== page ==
Care must be taken to maintain patient confidentiality by allowing only those involved with her care to hear or view protected health care information. Consideration of privacy when transmitting patient information is also important. Physicians must be aware of and comply with Health Insurance Portability and Accountability Act regulations.

Language

Language differences may interfere with the accurate transfer of information. Using standardized medical terminology avoids errors in communication that may occur when colloquialisms are used. The use of abbreviations, other than those that are well known and widely accepted, should be discouraged. Common terminology for interpretation of the fetal heart rate tracing has been standardized by the National Institute of Child Health and Human Development, the American College of Obstetricians and Gynecologists, and the Society for Maternal–Fetal Medicine (5). This terminology also has been adopted by the Association of Women’s Health, Obstetric, and Neonatal Nurses and the American College of Nurse–Midwives. Awareness of cultural, professional, and gender differences in communication style is also an important factor in how clinical information is presented and received.

Organizational Culture

A primary person or team should be identified as responsible for each patient. The method of access to the primary contact should be clearly established, and a backup system should be identified in case the primary contact is unavailable (6).

The hierarchy of personnel, particularly in teaching settings, also may inhibit the transfer of important information about the patient (7). For example, when information about the patient’s care is being conveyed, a first-year resident or nurse should be made to feel as comfortable talking with the senior attending physician as with another resident. Every member of the health care team that is present should be encouraged to participate in and contribute to the transfer of information without reluctance. Senior physicians should also serve as role models for attentive listening and the elicitation of concerns from other team members.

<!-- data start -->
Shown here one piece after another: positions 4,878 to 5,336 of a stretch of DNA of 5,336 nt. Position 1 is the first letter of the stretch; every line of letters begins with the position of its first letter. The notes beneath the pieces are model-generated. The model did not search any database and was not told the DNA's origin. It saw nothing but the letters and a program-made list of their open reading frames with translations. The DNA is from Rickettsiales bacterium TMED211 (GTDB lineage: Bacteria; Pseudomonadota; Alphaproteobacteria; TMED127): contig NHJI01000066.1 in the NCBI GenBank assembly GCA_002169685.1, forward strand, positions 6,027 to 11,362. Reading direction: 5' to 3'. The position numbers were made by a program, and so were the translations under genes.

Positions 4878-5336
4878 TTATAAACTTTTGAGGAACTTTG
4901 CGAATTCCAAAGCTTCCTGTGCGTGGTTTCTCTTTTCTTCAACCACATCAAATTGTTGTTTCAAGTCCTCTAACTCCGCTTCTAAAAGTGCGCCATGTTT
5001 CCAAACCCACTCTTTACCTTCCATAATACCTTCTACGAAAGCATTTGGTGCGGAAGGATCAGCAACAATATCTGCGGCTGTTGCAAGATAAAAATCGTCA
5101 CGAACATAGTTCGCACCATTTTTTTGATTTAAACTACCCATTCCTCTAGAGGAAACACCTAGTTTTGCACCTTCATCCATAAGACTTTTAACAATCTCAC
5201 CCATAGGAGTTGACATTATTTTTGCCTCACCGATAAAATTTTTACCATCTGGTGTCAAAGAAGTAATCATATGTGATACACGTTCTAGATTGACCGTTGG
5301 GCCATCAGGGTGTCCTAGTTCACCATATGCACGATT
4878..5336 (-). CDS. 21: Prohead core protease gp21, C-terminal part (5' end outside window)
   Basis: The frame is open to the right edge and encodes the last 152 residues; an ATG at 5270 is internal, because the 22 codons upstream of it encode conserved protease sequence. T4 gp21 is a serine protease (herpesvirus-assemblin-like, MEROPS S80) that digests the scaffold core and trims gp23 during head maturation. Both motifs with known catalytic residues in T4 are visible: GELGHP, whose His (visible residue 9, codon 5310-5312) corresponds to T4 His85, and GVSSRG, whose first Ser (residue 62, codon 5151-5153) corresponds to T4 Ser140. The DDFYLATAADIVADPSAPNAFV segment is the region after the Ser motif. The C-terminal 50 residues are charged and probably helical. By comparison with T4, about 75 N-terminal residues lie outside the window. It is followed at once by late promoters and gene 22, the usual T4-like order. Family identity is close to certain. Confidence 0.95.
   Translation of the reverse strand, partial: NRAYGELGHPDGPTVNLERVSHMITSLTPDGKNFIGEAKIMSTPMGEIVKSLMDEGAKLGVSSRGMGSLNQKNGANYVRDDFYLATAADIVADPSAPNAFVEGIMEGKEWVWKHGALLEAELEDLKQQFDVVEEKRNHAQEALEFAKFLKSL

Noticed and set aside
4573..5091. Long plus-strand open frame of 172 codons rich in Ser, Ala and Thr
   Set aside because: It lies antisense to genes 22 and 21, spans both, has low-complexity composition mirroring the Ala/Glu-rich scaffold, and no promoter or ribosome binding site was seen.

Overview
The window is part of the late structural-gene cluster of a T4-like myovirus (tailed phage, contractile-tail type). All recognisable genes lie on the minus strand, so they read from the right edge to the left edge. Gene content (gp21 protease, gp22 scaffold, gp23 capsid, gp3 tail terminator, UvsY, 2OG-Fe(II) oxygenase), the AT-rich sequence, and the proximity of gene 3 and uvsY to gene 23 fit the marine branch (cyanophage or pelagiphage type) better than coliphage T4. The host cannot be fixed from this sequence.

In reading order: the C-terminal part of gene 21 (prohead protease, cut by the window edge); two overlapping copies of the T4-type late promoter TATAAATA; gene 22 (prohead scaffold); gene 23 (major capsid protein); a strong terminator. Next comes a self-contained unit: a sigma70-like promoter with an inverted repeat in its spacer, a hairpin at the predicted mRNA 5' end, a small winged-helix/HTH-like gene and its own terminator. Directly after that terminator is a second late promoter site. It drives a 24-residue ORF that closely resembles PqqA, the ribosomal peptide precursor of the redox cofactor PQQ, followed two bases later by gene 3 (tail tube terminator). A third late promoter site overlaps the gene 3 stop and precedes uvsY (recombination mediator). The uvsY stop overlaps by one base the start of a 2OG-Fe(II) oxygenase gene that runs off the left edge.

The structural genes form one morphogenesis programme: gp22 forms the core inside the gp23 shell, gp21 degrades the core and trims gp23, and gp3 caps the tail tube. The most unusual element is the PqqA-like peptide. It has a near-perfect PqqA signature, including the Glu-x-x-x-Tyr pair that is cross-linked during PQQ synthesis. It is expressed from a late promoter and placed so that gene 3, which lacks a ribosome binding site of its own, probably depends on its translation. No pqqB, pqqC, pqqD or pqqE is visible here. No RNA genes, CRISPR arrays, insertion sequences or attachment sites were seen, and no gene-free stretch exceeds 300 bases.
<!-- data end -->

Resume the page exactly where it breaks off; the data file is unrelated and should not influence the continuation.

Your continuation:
Communication Method

Ineffective organization of the information by the sender and lack of attention by the receiver are two significant barriers to the effective transfer of vital information. Structured forms of communication, such as the Situation-Background-Assessment-Recommendation (also referred to as SBAR) technique, should be considered. Communication may be verbal, written, or both (8). The Joint Commission requires that staff use a record and read-back process before taking action on a verbal order or verbal report of a critical test result (3). Verbal communication includes a face-to-face conversation or a telephone call. Face-to-face exchange of information is generally the preferred form of verbal communication because it allows direct interaction among those present. Not only may questions be asked and answered, but also further nonverbal information may be expressed by body language and facial expression. Written communication may assist the person conveying clinical information in organizing his or her thoughts and presenting important details. It also allows the receiving party to have a paper-generated or computer-generated hard copy of information for reference. However, written communication lacks the subjective interpersonal aspect of verbal communication. The most effective handoff of patient information includes both verbal and written components (9).

Performing the handoff in a routine time and manner also can improve the sharing of information. Patient handoffs should take priority over all other duties except for emergencies (6). The TeamSTEPPS™ system developed by the Agency for Healthcare Research and Quality and the United States Department of Defense, which is available to the public online, is an evidence-based teamwork system to improve communication and teamwork skills among health care providers (10). It includes strategies to enhance information exchange during transitions of care. The TeamSTEPPS™ program includes the “I PASS THE BATON” mnemonic, as shown in Table 1, which may facilitate the process for handoffs and health care transitions (10).

Documentation

The written component of the handoff may be produced by hand or electronically. One of the main advantages of an electronic medical record is that it eliminates illegibility. Illegible handwriting has been shown to be a major contributor to errors in patient care. Although there is no universally accepted protocol for all of the information that a written handoff should contain, there are several key elements that should be present in any transfer of patient care, whether oral or written. These include pertinent demographic information, a brief history and the results of a physical examination, an active problem list, medications and allergies, pending test results, ongoing or anticipated therapy, key patient values and preferences, and any other critical information, which should be documented in the patient’s medical record if not already present. Using the Situation-Background-Assessment-Recommendation technique as a guide may facilitate the documentation process, as necessary. Such information as code status, psychosocial status, family issues, and long-term care issues also may be included as circumstances warrant.